BCBS Health Insurance Renewal Rates Effective 3-01-07. Paul Coglitori of B & C Consulting, Inc. reviewed the 2007 Health Insurance Renewal Summary, Delta Dental Renewal Calculations, and Delta Dental Benefit Summaries. Wright County experienced a 111% total loss ratio during the Plan year. The claims increased by 5.4%. To reach the 111% total loss ratio, BCBS looked at the trend of about an 11% increase per year and the fact that the County has been under funded for the past couple of years. One year ago, Medica proposed a renewal increase of about 30%. On behalf of the County, B&C Consulting reduced this increase to 17%. BCBS subsequently offered a 9.28% renewal increase with a rate cap of 18% for the two following plan years. Claims history is a major area that carriers base the renewal upon. Looking back to 2001, the average renewal rate for the County is 9.89% which is below the industry average of 12%-15%. A renewal rate comparison was prepared by B&C Consulting. If the County would have remained with Medica, it is projected that the renewal rate for 2007 would be 29% or 36% over a two-year period. With BCBS, that rate would be at 27.3%. With regard to dental insurance, the County had a combined premium through Medica. BCBS & Delta Dental provide medical and dental insurance as separate pieces. Delta Dental has a 12% rate cap. This year, dental claims were expected to be higher because access to dental providers wasn’t there previously. The target loss ratio was 79.03% with an actual experience loss ratio of 86.62%. The renewal increase should be at 16.68% but the rate was capped at 12%. With health plans, Coglitori said going out for bids annually sends a negative message to underwriters. Although bidding annually may result in a first-year renewal decrease, that may not be the case in subsequent years. If claims reduce, the County should seek bids next year or the year following. Issues discussed included the suggestion of employees reviewing medical printouts on care to assure they are being billed correctly. Other employers are implementing higher deductibles and copays (average of $500 deductible and $20-$25 copays). Wright County’s plan is currently higher than the marketplace average.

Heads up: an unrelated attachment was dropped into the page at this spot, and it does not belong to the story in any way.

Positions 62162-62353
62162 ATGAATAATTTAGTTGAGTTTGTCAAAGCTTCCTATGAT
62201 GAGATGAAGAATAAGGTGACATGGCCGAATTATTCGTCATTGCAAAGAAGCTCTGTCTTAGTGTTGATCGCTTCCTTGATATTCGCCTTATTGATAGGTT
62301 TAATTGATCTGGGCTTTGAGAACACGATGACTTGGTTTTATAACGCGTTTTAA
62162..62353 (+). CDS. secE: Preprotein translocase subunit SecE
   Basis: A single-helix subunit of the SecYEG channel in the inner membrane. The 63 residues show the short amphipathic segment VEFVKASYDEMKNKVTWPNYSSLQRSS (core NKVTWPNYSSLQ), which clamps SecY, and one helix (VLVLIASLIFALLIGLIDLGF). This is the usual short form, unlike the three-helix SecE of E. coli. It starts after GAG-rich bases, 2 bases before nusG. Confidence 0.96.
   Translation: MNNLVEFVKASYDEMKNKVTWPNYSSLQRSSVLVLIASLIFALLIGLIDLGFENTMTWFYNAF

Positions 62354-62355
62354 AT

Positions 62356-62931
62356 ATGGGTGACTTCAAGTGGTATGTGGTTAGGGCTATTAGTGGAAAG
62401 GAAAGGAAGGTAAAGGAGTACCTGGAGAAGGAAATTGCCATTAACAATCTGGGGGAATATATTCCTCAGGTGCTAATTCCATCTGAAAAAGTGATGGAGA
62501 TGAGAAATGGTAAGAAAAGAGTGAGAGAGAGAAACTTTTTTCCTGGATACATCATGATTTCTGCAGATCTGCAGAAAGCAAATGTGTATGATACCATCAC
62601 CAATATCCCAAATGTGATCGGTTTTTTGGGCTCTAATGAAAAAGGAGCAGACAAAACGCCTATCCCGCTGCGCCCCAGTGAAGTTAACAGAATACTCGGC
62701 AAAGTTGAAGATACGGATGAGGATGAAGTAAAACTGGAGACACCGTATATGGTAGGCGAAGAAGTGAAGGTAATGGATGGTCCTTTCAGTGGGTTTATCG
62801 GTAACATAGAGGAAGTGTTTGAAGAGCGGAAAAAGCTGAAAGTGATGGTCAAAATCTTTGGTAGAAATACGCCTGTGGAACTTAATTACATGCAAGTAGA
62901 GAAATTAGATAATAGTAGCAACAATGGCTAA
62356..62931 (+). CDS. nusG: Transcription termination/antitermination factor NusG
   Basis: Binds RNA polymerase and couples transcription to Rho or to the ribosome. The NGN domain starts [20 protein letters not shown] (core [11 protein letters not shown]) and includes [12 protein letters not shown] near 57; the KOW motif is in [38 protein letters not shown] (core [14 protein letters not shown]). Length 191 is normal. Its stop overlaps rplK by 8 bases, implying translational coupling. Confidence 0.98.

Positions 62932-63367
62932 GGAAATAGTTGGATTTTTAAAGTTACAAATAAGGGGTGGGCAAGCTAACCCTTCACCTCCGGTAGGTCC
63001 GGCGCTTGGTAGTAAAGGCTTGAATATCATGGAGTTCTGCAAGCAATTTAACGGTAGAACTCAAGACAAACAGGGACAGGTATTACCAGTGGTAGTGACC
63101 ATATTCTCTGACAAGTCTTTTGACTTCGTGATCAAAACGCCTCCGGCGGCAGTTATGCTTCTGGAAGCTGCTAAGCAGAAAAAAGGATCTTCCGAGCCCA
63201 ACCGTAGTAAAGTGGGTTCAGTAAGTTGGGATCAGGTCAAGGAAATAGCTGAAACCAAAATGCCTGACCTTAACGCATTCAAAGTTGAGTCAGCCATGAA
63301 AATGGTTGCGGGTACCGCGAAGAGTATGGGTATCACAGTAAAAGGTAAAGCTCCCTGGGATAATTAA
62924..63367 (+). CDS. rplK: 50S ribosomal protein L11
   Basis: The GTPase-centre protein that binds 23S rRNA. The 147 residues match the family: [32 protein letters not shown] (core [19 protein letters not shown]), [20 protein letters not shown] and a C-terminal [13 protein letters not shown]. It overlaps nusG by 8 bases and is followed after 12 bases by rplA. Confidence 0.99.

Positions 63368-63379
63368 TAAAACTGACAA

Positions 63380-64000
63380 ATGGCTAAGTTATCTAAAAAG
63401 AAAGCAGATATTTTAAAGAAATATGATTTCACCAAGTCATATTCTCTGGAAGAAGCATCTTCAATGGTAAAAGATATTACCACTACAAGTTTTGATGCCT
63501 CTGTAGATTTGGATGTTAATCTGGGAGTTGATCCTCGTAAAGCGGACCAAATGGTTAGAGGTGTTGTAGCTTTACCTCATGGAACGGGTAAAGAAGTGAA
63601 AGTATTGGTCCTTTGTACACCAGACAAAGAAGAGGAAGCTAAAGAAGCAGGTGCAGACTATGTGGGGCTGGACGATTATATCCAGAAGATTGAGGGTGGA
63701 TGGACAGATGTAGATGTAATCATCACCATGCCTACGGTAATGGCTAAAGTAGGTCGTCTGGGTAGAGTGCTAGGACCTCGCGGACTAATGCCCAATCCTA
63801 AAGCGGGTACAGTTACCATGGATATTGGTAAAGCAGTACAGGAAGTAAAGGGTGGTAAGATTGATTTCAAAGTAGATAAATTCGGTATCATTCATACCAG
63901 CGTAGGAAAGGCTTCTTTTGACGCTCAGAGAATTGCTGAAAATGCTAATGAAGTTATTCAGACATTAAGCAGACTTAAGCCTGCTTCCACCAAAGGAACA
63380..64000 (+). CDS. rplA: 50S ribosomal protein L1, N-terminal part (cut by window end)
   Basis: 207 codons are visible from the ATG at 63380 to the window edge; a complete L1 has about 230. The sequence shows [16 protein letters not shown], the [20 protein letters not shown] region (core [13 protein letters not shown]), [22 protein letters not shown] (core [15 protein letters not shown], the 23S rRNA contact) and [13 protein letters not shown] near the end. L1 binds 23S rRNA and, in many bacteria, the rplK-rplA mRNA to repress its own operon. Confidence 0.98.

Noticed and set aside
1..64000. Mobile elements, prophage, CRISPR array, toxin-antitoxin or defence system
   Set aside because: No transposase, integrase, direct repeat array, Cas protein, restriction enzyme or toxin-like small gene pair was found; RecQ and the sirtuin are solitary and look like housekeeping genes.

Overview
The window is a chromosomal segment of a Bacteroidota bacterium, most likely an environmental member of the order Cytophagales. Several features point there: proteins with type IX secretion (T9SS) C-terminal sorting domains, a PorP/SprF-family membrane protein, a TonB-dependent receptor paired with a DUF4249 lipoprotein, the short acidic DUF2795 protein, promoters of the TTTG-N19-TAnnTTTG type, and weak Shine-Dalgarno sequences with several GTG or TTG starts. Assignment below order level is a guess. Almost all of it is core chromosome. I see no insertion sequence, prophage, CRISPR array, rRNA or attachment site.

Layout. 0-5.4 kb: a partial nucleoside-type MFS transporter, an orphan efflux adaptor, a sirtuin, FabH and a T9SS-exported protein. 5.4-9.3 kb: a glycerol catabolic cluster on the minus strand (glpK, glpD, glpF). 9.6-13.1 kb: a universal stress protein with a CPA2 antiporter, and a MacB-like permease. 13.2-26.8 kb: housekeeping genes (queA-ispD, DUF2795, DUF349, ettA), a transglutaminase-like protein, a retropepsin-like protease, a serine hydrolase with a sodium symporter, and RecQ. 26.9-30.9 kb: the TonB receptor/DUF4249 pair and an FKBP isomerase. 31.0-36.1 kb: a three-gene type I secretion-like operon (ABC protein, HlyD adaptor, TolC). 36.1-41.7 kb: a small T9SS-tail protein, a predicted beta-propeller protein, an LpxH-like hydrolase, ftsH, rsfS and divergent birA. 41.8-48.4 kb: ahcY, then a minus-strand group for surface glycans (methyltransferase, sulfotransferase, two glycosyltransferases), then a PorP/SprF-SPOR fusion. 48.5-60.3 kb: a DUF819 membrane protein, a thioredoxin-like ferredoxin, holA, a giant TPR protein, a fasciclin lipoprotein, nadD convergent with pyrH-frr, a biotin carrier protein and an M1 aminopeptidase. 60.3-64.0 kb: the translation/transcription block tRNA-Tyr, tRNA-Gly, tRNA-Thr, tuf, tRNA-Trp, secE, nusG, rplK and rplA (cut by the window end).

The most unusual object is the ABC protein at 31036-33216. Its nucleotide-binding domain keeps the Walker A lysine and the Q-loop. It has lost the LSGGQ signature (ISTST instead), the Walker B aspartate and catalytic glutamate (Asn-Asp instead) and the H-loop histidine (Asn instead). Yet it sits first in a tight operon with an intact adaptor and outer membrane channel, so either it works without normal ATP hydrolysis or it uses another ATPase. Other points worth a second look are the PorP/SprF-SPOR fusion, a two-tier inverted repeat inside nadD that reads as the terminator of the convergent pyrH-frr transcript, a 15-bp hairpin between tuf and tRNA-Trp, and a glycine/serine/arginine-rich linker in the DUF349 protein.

Delta Dental Voluntary Dental Coverage. A handout was provided on voluntary dental coverage outlining a Core Plan (preventive) and a Buy Up Plan. The Wright County Benefits Fair will be held January 25th. The Personnel Department will be sending information to employees on open enrollment and health providers. (End of Labor/Management Health Insurance Minutes)
A Ways & Means Committee Meeting was held on 12-27-06. At today’s County Board Meeting, Sawatzke moved to approve the minutes, seconded by Mattson, carried 5-0: